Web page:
Another Kind of Tasting Menu

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I love having company and I have recently enjoyed several days of hosting friends. I was entertaining houseguests from the West and East Coasts who arrived within hours of each other, everyone a bit exhausted upon arrival, including me. I had hosted a wedding for 150 guests the day before. It is no easy task to get from the West Coast to the Deep South. Audrey and Melodee made the trek all the way from Santa Cruz to celebrate Melodee's birthday. Harriet and Charlie came from New York City. Getting to New Orleans from New York is often easy, especially with JetBlue's direct flight from JFK, but they were tired from taking in all the live music at the New Orleans Jazz Fest as well as many of the great restaurants the Big Easy has to offer. We were all ready to slow down to a Southern pace.

I prepared a dinner of a bit of this and a bit of that ... a few goodies from my freezer and a few dishes I had made extra of when preparing for the wedding: savory grits, beef brisket, crawfish Creole, pork grillades, some cast iron vegetables and eggplant with lump crabmeat, and of course some butter biscuits with orange marmalade butter. All items went directly from the oven to the kitchen counter—so casual that I felt compelled to serve dessert in a more elegant room to make them feel more like guests than family.

This is the time of year that the Louisiana strawberries are peaking, and they are just perfect to top a slice of buttermilk pound cake. To jazz it up I offer a choice of lavender liqueur or limoncello to pour over the cake and berries, which adds another dimension to this simple dessert. Fresh whipped cream would have been nice, but I talked myself out of it, purely out of lack of energy. With whipped cream, the lavender and lemon liqueur on white add a visual element as well. We had great conversation and a relaxed visit and plans for the next day were being planned as we sipped some vintage rum.

I have to say I do not have as many friends who visit Natchez as I had visitors when I lived in San Francisco and New York. When you live in a city as lovely as San Francisco and a city as exciting and electric as New York, every one wants to come visit. I guess now it is friends from those places who visit me here. When I lived in San Francisco I started out touring with all of my visitors and enjoying it as much as them. Then there comes a time that you have seen Lombard Street, Alcatraz, and Sausalito enough and you start writing tour ideas on cocktail napkins at dinner to send your guests on their way. I gradually turned those notes into a written sheet on my Web site. As I started writing down the two- and three-day tour and restaurant schedule I quickly realized that San Francisco, like New York, has so many great restaurants that there was no way I could have my friends or family get the whole culinary experience in a few days time. I began creating "progressive dinners" of appetizers at the bars of several popular restaurants. This was a great way to get a taste of several restaurants in one meal period. I used this same plan in New York and even today in Natchez.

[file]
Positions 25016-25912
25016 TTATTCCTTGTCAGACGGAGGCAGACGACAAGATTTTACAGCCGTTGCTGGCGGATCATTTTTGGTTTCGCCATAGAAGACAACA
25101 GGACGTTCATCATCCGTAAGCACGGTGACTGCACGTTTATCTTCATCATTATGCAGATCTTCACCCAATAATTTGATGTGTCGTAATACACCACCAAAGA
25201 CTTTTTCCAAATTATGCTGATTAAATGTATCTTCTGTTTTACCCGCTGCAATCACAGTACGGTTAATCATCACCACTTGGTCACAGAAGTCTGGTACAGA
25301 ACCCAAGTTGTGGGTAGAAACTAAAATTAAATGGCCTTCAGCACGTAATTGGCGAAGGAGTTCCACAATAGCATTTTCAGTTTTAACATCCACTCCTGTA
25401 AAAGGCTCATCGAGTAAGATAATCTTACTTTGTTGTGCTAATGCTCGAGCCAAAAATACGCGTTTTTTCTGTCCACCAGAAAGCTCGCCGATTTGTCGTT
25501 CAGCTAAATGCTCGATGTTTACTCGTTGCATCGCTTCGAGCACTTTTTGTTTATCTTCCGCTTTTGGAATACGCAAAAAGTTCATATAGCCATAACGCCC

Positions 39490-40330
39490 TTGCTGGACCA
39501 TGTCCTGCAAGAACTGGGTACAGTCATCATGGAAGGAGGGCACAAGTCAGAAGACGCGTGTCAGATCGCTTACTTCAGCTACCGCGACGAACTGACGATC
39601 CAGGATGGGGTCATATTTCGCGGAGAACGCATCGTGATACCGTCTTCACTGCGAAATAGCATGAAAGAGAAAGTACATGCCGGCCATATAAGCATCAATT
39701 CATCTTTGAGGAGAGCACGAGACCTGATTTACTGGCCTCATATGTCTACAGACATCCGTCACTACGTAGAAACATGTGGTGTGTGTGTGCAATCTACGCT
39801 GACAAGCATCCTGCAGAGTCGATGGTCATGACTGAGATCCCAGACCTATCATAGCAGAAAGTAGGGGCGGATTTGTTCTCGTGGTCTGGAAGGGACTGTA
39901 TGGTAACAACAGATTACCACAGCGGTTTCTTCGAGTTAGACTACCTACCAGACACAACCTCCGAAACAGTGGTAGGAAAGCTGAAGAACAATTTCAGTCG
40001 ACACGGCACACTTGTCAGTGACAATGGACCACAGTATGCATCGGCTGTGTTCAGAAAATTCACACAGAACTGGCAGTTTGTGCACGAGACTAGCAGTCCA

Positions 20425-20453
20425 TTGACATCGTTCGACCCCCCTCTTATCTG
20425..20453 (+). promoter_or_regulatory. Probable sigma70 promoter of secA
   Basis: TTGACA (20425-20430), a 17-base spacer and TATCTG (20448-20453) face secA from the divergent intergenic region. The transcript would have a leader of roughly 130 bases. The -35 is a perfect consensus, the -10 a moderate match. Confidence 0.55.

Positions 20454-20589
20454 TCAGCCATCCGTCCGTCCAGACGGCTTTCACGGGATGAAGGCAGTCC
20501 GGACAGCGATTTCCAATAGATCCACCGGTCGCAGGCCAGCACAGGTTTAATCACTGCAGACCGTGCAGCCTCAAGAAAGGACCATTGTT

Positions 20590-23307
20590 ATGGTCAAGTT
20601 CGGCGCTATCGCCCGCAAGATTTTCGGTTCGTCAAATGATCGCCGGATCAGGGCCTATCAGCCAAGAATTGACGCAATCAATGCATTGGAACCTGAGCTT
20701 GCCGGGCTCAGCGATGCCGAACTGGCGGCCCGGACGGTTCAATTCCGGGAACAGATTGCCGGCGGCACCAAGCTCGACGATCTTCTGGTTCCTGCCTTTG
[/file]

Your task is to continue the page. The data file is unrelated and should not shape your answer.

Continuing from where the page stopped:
My typical progressive dinner in Natchez is starting at Fat Mama's Tamales for tamales, fire and ice pickles, and a "Knock You Naked" margarita, then the pub at the Castle restaurant for fried green tomatoes topped with lump crab meat in a lemon-laced beurre blanc, on to Monmouth for a salad while sitting in the courtyard, and then finishing up at Biscuits and Blues for a plate full of smoked ribs—and the finale, sharing chocolate bread pudding and a praline beignet.

Natchez is more predictable, whereas San Francisco and New York change with the popularity of chefs and new restaurants, which is quite a chore to keep up with. My husband is better at keeping up with restaurant openings and closings because he continues to read the San Francisco Chronicle, New York Times, and Wall Street Journal on a daily basis. For almost 30 years he has cut out pertinent articles for me on food and other restaurants, which is one of his most endearing and appreciated gestures as a good husband.

Here are a few guidelines and advantages for planning a progressive dinner. I would love to hear your ideas of where you would take guests in your city if they could only go to three restaurants to capture the real feel of the food of your city or town.

Guidelines
    • Try to figure out what price level and dress code you are in the mood for.
    • Coordinate three locations - walking distance is always good, and never drink and drive.
    • You can pre-plan a theme or type of cuisine you want to experience.
    • Diversity is good. Try to make sure each restaurant has a completely different choice of menu items.
    • I find it is even nice to order for my friends, to make them feel they are not having to make choices.

Advantages
    • The hot new restaurants that are nearly impossible to get into usually offer food at the bar.
    • Most bars of restaurants are available without reservations, so you can be more spontaneous.
    • Bars also offer small plates so you can do a sampling of their cuisine.
    • This is a great way to squeeze in several restaurant experience into one meal period.
    • You can give your guests a culinary view of your town or city in one fun evening.

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Regina Charboneau is the owner of Twin Oaks Bed & Breakfast in Natchez, Mississippi. She is the author of Regina's Table at Twin Oaks. More

Regina Charboneau is the owner of Twin Oaks Bed & Breakfast in Natchez, Mississippi. She is the author of two cookbooks: A Collection of Seasonal Menus & Recipes from Regina's Kitchen and Regina's Table at Twin Oaks.
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